Each year, the Ponemon Institute conducts an annual benchmark study on the cost of a data breach. The IBM-sponsored report reveals just how damaging data breaches can be to a company’s finances. Responding to a data breach costs companies millions of dollars, and each year the cost rises.

Last year, the Cost of a Data Breach study placed the average cost at 3.79 million. This year, the average cost has risen to $4 million. The average cost per stolen record rose from $154 to $158 over the past 12 months.

Average Cost of a Data Breach in the United States is $7.01 Million

However, those figures are taken from the global data collected for the study. The costs incurred by U.S businesses are much higher. Take the figures for the United States alone, and the average cost is $7.01 million. Last year the average cost of a breach response in the United States was $6.53 million.

Organizations in the United States can expect to pay costs of $221 per record, although organizations in the healthcare industry, financial, and life science sector can expect to pay far higher amounts. The cost of a data breach in the healthcare industry is a staggering $402 per record. The data also show that the average number of records exposed per incident also increased.

In the United States, the total cost of a data breach rose by 7% over the space of a year, and by 2% per stolen or compromised record. The Ponemon Institute offers some suggestions why the overall cost of a data breach has increased by such a high degree. One of the main reasons is a substantial rise in indirect costs. When an organization suffers a security breach that exposes sensitive data such as credit card numbers, financial information, Social Security numbers, or medical records, consumers are increasingly taking their business elsewhere. The Ponemon Institute refers to this as the abnormal churn rate.

Organizations Should Try to Reduce Churn Rate After a Data Breach

One of the findings of the research is the higher the churn rate is following a data breach, the higher the cost of the breach will be. Companies that experienced an abnormal churn rate of lower than 1%, had to pay average breach costs of $5.4 million. The cost rose to $6.0 million with an abnormal churn rate of between 1% and 2%, while a churn rate of above 4% resulted in average costs of $12.1 million.

The industries most likely to see customers leave and find alternative companies to do business with were healthcare organizations, financial companies, service organizations, and companies operating in the technology and life sciences industries. Public sector companies, research organizations, and the media experienced the lowest churn rates.

Ponemon suggests that one of the best ways to reduce the financial impact of a data breach is to put greater effort into retaining customers and adopting strategies to preserve brand value and reputation. Consumers now understand that data breaches are a fact of life, but they expect action to be taken by organizations that have suffered a breach that exposed their personal information. Issuing breach notifications quickly, offering credit monitoring services to affected individuals, and taking steps to greatly improve security can all help to reduce fallout after a data breach occurs.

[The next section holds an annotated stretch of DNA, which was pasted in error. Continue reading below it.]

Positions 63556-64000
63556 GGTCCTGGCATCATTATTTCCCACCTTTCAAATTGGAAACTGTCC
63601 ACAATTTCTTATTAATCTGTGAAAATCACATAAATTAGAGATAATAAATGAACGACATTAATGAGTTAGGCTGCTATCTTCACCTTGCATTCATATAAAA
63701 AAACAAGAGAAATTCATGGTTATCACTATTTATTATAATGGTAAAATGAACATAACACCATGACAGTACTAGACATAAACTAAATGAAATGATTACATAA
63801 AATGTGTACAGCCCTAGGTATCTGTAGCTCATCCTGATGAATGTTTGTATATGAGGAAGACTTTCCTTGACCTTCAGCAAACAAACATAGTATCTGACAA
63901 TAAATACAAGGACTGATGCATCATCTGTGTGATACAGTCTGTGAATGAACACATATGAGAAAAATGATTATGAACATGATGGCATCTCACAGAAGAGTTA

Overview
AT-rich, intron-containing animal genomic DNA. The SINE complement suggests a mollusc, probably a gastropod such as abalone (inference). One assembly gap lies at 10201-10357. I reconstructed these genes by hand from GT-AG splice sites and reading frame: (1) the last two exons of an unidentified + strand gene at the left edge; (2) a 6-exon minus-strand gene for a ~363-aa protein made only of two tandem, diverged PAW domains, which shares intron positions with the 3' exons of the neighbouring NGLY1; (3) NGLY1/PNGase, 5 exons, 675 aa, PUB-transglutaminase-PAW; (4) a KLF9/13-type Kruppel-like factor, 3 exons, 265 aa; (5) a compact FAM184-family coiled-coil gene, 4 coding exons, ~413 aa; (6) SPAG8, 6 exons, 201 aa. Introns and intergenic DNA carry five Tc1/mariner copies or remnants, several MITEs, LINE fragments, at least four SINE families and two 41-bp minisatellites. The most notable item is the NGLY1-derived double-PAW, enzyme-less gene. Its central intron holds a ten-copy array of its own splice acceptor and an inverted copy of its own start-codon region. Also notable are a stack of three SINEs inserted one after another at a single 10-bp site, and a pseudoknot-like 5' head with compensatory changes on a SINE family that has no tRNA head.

Malicious Attacks Cost the Most to Resolve

All data breaches will result in organizations incurring costs, but the cause of a data breach will dictate how high those costs will be. Malicious attacks on organizations were discovered to cost the most to resolve. In the United States, the average cost per record for a malicious or criminal attack was $236. For system glitches the cost was £213 per record, and for human error the cost was $197 per record.

The costs incurred can be reduced significantly if organizations take steps to prepare for data breaches. The Ponemon Institute determined that having an effective breach response plan can greatly reduce the cost of a data breach. When an organization can respond quickly to a breach the costs tend to be much lower.

The average time to contain a data breach was determined to be 58 days. Organizations that were able to contain a data breach in less than 30 days paid an average cost of $5.24 million per breach, compared to $8.85 million when the time to contain the breach exceeded 30 days.

It also pays to invest in technologies that allow organizations to identify breaches quickly when they do occur. The mean time to identify a breach was determined to be 191 days – more than 6 months. When the mean time to identify a breach was less than 100 days, the breach cost was $5.83 million. When the mean time to identify a data breach exceeded 100 days, the mean cost rose to $8.01 million.

The costs of breach resolution are continuing to rise. Organizations should therefore consider investing more heavily in technologies to prevent data breaches and to increase the speed at which they are detected. The results of the study clearly demonstrate that having a tested breach response plan in place is essential if costs are to be reduced.